Ushers dressed nicely in black vests and red shirts guided the audience to their seats, but without the "don't touch anything" attitude like those at the Fox Theatre. Settling into the comfortable new seats -- complete with drink holders -- located just off the center aisle about half way back I was able to absorb the space. The main auditorium is noticeably smaller than the 4,500 seat Fox Theatre in midtown – roughly 1400 seats smaller. A seating capacity of 3,100 allows the venue to fit nicely between the pedestrian Pageant and the ornate Fox Theatre.
Getting things started Nick Lowe, the 62-year-old English singer-songwriter, took the stage alone about 10 minutes after the reported start time. In fine form from the beginning, Lowe brought his clear voice to songs from his catalog and latest release, The Old Magic.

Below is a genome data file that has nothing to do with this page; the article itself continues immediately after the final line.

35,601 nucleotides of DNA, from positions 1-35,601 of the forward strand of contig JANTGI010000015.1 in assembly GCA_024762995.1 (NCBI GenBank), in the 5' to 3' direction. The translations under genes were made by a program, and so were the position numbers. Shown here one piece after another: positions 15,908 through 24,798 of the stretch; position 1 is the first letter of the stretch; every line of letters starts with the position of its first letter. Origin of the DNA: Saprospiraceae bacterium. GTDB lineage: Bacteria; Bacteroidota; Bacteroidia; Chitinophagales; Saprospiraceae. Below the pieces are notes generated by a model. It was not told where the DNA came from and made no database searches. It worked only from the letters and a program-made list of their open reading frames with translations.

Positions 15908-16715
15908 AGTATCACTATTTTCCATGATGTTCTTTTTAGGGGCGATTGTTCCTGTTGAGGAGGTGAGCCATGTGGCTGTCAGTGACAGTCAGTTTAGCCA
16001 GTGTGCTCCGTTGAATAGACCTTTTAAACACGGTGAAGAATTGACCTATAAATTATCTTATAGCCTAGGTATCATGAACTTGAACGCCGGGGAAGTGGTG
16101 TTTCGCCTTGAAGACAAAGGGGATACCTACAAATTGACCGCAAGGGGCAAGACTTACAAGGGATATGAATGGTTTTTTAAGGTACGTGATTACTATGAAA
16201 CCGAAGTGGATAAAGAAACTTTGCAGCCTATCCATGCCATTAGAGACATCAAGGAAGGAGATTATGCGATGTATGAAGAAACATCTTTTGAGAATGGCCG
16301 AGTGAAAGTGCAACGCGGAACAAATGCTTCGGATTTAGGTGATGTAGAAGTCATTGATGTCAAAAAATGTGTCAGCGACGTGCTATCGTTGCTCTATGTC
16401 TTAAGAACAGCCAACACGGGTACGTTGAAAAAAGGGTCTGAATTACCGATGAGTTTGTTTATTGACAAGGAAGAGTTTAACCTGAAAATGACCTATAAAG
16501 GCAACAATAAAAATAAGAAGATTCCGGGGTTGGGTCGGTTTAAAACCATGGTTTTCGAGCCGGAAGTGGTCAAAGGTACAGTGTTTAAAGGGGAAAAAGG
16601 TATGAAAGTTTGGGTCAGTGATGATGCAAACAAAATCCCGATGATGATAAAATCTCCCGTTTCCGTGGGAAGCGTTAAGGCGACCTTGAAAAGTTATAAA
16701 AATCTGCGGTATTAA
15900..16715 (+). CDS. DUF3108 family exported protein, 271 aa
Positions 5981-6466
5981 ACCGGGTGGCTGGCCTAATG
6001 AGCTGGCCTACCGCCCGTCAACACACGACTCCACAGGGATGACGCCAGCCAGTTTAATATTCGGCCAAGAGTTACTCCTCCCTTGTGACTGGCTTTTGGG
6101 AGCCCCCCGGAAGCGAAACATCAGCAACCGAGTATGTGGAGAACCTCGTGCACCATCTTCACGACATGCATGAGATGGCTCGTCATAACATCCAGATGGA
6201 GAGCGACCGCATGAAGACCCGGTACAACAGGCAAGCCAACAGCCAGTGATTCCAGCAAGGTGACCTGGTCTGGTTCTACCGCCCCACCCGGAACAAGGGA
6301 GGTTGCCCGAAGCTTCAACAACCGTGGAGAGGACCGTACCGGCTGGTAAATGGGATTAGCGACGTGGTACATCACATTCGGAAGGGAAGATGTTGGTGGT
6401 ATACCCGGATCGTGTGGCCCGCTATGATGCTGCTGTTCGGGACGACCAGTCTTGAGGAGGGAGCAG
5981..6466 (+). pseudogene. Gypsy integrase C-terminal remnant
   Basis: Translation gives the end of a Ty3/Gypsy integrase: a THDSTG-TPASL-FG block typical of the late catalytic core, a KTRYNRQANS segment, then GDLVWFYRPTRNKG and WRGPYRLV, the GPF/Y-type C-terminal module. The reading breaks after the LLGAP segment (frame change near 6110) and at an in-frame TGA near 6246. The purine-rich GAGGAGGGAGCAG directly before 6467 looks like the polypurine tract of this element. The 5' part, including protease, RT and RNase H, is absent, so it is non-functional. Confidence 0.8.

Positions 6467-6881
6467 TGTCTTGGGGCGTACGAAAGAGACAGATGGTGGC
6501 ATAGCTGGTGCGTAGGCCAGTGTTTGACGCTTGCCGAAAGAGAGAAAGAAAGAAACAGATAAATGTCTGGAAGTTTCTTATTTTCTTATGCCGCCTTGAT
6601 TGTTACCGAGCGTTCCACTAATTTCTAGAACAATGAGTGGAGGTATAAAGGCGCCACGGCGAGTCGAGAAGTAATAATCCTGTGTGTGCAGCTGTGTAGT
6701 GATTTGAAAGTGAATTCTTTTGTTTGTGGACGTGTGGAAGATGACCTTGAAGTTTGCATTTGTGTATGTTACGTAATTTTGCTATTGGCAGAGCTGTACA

Lit from above with bright white light instead of the standard spotlight from the front, his shock of pure white hair glowing, Lowe easily breezed through a 12 song set. He deftly strummed his large Gibson acoustic guitar as his smooth vocals drifted through the house. The sound, crisp and clean as any I've heard, filled the space without overpowering. During quiet moments the large auditorium became a small club.
A couple of songs into the set, Lowe mentioned that he “used to come to St. Louis a lot, but through the years the invitations dried up.” He continued with the quip, “All is forgiven."
Moving through material from his 35 plus year career, Lowe performed pop gems that have influenced students of the songwriting craft for years. Well aware of his place on the bill, the artist received a good laugh from the early arriving crowd as he quoted Tom Waits “the opening act is the rectal thermometer for the audience.”